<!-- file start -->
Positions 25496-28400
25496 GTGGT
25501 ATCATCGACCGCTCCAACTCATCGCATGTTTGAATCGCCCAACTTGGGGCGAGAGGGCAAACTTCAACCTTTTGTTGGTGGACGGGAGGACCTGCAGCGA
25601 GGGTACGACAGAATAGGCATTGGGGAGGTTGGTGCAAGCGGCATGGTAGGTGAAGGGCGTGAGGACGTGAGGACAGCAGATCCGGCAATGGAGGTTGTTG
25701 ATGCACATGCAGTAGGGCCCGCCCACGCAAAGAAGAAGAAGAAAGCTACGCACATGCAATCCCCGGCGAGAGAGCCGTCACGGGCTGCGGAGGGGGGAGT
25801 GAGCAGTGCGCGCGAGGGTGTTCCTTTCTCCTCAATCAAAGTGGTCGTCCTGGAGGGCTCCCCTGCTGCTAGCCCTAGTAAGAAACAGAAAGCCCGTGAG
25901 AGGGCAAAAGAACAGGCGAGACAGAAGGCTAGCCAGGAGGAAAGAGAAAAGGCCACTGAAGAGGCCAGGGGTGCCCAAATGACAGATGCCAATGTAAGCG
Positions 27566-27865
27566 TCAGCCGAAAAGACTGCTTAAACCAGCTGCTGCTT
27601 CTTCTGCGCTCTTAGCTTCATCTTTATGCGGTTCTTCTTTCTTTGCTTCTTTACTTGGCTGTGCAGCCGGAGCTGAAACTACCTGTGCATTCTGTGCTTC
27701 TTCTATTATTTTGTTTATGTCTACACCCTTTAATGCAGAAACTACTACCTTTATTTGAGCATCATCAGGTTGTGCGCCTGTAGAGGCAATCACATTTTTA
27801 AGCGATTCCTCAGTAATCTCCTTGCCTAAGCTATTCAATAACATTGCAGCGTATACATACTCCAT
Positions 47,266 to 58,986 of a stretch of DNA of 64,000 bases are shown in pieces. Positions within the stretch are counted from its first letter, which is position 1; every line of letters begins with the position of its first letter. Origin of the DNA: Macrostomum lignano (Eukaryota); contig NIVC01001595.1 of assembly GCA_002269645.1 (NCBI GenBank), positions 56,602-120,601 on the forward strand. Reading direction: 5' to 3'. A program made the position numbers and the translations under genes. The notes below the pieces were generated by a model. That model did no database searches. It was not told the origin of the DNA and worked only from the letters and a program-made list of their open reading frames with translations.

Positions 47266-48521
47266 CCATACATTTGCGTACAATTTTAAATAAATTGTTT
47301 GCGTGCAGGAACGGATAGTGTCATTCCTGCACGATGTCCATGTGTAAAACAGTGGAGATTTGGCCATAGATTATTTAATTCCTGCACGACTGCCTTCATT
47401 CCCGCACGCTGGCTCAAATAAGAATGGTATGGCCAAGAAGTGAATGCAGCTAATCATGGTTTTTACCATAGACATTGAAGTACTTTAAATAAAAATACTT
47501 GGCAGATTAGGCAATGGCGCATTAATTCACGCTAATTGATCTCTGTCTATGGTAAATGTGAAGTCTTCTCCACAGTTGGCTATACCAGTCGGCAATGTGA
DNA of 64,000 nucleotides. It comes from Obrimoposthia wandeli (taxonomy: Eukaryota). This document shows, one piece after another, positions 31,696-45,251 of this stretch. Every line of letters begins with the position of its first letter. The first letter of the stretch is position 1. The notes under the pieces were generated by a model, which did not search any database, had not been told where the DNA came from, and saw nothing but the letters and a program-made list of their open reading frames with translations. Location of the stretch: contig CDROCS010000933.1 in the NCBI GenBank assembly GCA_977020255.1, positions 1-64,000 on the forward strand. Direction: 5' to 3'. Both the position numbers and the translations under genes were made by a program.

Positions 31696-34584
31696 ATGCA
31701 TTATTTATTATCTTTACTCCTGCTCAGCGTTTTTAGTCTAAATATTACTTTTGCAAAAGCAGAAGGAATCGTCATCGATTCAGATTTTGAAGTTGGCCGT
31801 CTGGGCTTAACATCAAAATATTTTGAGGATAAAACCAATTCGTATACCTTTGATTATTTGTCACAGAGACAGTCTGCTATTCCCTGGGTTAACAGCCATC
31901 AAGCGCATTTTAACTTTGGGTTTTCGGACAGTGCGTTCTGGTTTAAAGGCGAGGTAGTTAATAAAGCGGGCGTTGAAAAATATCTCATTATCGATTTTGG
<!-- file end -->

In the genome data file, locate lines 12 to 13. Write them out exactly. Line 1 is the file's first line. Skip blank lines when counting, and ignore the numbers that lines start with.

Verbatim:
27801 AGCGATTCCTCAGTAATCTCCTTGCCTAAGCTATTCAATAACATTGCAGCGTATACATACTCCAT
Positions 47,266 to 58,986 of a stretch of DNA of 64,000 bases are shown in pieces. Positions within the stretch are counted from its first letter, which is position 1; every line of letters begins with the position of its first letter. Origin of the DNA: Macrostomum lignano (Eukaryota); contig NIVC01001595.1 of assembly GCA_002269645.1 (NCBI GenBank), positions 56,602-120,601 on the forward strand. Reading direction: 5' to 3'. A program made the position numbers and the translations under genes. The notes below the pieces were generated by a model. That model did no database searches. It was not told the origin of the DNA and worked only from the letters and a program-made list of their open reading frames with translations.